To construct the local hull trees, divide the coordinate space into a square grid of fixed length, and all the nodes within each grid square will be members of the same local tree. The root of a local tree is the node with a coordinate that is closest to the center of a grid square. The process of building such a tree has two steps: first, a node attempts to route a packet to the center of its local grid square. Doing so will allow it to identify the root node of its local tree. Next, it determines its parent by routing a packet to the root node. The second step is necessary because a given node may not be connected to the root of its hull tree through neighbors that are within the same grid square. This is illustrated in the example shown in Figure 5(a). In this example, node r is the root of the local hull tree since it is nearest to the center of the square grid; node s is however connected to neighbors that are outside the square grid. The resulting local hull tree is shown in Figure.5 (b). This example also shows that it is possible for nodes near the edge of a grid square to be members of the local hull trees of neighboring grid squares. The strict membership condition imposed that all the nodes within each grid square belong to the same local hull tree to provide correctness guarantees for geocast. 
PERFORMANCE EVALUATION

The proposed goal is to compare the basic algorithmic behavior of LGDSTR to other geographic routing algorithms. Routing performance is measured with respect to two metrics: i) path stretch ii) hop stretch Path stretch is the ratio of the total path length to the shortest path (in Euclidean distance) between two nodes; hop stretch is the ratio of the number of hops on the route between two nodes to the number of hops in the shortest path (in terms of hops). Performance evaluation is measured in terms of:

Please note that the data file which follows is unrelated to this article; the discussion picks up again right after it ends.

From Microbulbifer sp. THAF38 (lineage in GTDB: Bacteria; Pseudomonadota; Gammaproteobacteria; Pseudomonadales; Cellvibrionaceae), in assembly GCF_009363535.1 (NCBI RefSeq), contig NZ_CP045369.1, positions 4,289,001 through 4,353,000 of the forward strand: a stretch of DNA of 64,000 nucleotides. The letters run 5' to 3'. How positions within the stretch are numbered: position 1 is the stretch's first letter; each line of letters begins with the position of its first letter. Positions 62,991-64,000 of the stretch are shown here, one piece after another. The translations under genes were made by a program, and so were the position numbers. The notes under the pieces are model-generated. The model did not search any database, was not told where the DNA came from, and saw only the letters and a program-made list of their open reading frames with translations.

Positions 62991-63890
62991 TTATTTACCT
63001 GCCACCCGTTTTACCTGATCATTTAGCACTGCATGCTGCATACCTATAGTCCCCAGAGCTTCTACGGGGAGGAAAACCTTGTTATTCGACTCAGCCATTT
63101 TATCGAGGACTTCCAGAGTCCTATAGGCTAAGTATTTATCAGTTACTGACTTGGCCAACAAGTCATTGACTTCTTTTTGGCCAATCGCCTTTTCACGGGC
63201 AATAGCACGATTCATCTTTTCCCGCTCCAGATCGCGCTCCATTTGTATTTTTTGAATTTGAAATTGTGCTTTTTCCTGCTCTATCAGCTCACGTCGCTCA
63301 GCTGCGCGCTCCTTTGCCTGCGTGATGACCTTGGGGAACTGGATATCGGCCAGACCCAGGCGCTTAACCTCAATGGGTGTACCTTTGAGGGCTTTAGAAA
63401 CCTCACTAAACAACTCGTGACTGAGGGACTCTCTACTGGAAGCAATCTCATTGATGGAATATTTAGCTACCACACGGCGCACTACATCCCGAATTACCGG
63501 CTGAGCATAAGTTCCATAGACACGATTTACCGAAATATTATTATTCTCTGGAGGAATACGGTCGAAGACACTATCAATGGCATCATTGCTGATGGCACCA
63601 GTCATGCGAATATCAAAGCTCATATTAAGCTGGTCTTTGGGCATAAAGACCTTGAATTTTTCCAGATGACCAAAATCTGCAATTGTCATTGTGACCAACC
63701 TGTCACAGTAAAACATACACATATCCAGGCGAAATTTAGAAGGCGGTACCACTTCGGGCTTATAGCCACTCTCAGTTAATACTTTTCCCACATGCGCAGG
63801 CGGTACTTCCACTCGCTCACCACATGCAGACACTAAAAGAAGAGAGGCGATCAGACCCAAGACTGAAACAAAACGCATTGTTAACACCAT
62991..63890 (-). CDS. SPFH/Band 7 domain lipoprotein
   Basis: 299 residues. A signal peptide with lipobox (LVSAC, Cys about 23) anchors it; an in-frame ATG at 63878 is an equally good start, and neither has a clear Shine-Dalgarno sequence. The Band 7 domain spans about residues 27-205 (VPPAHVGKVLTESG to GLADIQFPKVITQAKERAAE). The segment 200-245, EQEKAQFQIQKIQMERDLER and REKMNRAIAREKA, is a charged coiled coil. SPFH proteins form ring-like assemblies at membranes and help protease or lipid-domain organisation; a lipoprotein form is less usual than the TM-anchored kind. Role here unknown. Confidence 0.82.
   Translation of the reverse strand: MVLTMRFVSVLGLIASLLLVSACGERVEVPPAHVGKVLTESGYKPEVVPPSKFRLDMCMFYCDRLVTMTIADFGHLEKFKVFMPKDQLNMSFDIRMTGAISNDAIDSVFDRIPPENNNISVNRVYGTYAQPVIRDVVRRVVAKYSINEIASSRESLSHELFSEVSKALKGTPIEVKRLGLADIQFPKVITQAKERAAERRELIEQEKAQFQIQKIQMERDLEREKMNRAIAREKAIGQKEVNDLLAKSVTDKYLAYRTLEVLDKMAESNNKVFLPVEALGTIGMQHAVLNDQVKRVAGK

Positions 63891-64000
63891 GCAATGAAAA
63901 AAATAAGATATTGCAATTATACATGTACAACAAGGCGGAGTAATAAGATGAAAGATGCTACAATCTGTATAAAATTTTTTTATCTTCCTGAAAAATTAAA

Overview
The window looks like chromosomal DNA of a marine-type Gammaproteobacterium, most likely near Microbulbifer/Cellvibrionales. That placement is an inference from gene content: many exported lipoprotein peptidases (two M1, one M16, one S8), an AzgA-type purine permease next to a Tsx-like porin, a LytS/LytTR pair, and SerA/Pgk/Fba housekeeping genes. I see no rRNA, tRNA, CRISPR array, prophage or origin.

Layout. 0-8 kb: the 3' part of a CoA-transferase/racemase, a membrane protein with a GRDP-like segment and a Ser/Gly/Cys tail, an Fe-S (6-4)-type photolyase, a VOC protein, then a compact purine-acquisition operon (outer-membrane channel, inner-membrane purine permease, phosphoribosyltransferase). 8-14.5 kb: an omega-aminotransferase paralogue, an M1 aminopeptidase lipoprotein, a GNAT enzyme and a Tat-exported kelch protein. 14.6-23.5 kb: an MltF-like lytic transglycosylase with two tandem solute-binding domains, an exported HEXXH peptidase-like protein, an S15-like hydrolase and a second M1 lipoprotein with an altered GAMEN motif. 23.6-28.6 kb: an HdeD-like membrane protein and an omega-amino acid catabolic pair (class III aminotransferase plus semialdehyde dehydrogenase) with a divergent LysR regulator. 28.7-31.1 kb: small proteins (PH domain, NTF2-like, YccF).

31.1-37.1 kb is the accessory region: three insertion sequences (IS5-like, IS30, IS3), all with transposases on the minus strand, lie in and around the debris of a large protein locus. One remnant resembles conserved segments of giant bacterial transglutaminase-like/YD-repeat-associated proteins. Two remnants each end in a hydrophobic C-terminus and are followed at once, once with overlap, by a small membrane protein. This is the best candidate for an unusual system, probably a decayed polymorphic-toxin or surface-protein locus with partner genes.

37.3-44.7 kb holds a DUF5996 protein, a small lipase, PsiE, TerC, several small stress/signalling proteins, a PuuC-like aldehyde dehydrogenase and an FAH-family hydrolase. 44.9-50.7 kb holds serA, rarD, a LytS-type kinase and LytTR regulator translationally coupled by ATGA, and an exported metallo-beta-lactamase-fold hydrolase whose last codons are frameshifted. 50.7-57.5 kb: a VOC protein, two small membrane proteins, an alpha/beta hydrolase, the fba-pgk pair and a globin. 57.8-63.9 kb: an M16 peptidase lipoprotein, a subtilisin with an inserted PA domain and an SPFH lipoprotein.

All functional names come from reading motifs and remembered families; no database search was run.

1) Effect of Network Density 2) Effect of Network size. 3) Effect of Obstacles. Typically, GDSTR uses only two global hull trees. To understand the tradeoffs, we compare the performance of LGDSTR with one and two local trees (in addition to two global trees) to that for GDSTR with two to four global hull trees to determine whether we would see the same performance for GDSTR with three or four global trees. 
In particular, we see that LGDSTR achieves better routing performance than GDSTR and ALBAR. LGDSTR is able to surpass the routing performance of both GDSTR and LGDSTR. For 500node networks, LGDSTR with two local hull trees achieves a 17% improvement in stretch over GDSTR (with two global hull trees) and 8% lower stretch than ALBAR. 
Finally, LGDSTR is able to achieve up to a 17% improvement in stretch performance over GDSTR and an 8% lower stretch than ALBAR, the best existing face routing algorithm, for dense networks with small voids. We have also shown than we can implement geocast with 10% less overhead with LGDSTR hull trees when compared to that for GDSTR (with two hull trees). Furthermore, our algorithm will likely require no more than twice the minimum number of messages for networks smaller than 500 nodes in size. 
CONCLUSION

This paper explains the improved performance of LGDSTR in the metrics of hop stretch and path stretch. It is more efficient than other routing algorithm of GDSTR and ALBAR. The underlying intuition for geographic routing is that the physical location of a node relative to the destination of packet provides a good hint of the correct general forwarding direction. While LGDSTR is currently implemented over three dimensional Cartesian coordinates, it is generalizable to coordinates in higher dimensional spaces, since convex hulls are specialized to higher dimensions. Finally LGDSTR can achieve better routing stretch in higher dimensional space. The challenges attain by the local GDSTR reduces Local Minima in 3D,Packet delivery guaranteed, Hop stretch close to 1, Out performs 2D in both performance and cost, Scales well to network up to 500 node.